–Messages: For the classroom teachers, the message that is most important to them would be the content and the interactivity of the project. Using the maps to create a “live” screenshot of Louisiana would be very interactive for the students. And, the content would be connected to the Library of Congress (LOC), so, therefore, students are able to go to the LOC and see other digital collections. Moreover, for the professional digital historian, I would publicize the software used more-so than the content. The Omeka site and its plug-ins would help bring in those interested in the “behind the scenes” part of the project. Regarding action taken, I would like the visitors to not merely interact with my project, and, perhaps, introduce it into larger discussion of research on digital humanities. While this mode of interaction is not quantifiable, one can estimate impact of project by attending conferences and applying this project into roundtable discussions.
–Measure: Start with the amount of blog site visitors. I can measure visitors compared with those who signed up to receive project updates via email; this will help give a better baseline as to who is merely visiting the blog as compared to those who are invested in the project. Moreover, this email list is a more solid, quantifiable means to measure site visitation and interaction. As for Facebook and Twitter, we can set up a discussion board to allow those interested to further discuss the project. This is a similar setup to what Wikipedia has under their “Talk” section for each article. In fact, it would be interesting to create a Wikipedia article to allow people to interact with the project, then create a brief discussion of the project.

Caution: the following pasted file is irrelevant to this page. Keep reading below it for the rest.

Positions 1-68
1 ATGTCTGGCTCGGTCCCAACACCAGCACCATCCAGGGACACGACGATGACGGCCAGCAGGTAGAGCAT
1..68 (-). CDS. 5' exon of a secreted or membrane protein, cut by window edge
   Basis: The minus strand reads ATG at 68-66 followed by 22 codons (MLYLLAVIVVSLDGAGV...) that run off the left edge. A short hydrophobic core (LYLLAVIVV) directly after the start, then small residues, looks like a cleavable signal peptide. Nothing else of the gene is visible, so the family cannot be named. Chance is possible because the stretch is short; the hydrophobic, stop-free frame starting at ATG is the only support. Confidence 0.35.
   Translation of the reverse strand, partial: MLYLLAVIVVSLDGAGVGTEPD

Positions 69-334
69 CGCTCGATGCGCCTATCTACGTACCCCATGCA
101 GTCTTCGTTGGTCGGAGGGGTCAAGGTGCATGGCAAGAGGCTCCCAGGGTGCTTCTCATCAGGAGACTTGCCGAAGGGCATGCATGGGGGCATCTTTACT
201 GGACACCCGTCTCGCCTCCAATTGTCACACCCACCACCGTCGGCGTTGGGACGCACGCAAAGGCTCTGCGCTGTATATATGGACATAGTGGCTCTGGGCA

Audience 3, Game Designers
Audience: Game designer of historical-based games such as the Assassin’s Creed games. In these games, the player plays from the view-point of an assassin in various time period. Simply, game designers and researchers can use the maps as way to help create the world of the game.
–Platform(s): Twitter will be the primary mode of transportation. Twitter allows for updates directly from the project team, and allows for the project team to connect with larger gaming organizations. Overall, Twitter may not be the only platform to reach this target audience; therefore, I would also add YouTube. According to the Pew research, 66% of all internet adult users use the web for video viewing. Therefore, in the fashion of the entertainment industry, it would be interesting to create a video trailer of some kind in video format.
–Messages: For the purposes of this YouTube video, the message of appeal would be the interactivity and usage of the collection. I would be marketing this project and its versatile usage for gaming and general historical information. Moreover, because these would be maps, many games designers could use the old maps and simply overlay datapoints to have them placed into the virtual gaming world. Overall, the end goal would be to have the game designers use the maps in their games as a template for location research. In fact, this type gaming-digital humanities relationship was used in the ORBIS digital project. Game designers used this project to create interactive games by using the mapping data provided by the project, according to project technical lead Elijah Meeks.
–Measure: How would one measure this interactivity – good question. One of the best ways to measure would be to see if there are any historical video or broad games that come out that as of late that have a fantasy world based in Louisiana. While this may not be the most time-specific way to measure interactivity, it does offer the possibility that the project’s social media strategy might have worked. Another way to measure this form of interactivity would be see how many emailed inquiries the project receives from gaming organizations. Again, this may appear to be an insufficient way to measure this social media strategy, but it goes offer opportunity to measure who, besides school teachers and DH professionals, are interacting with the project.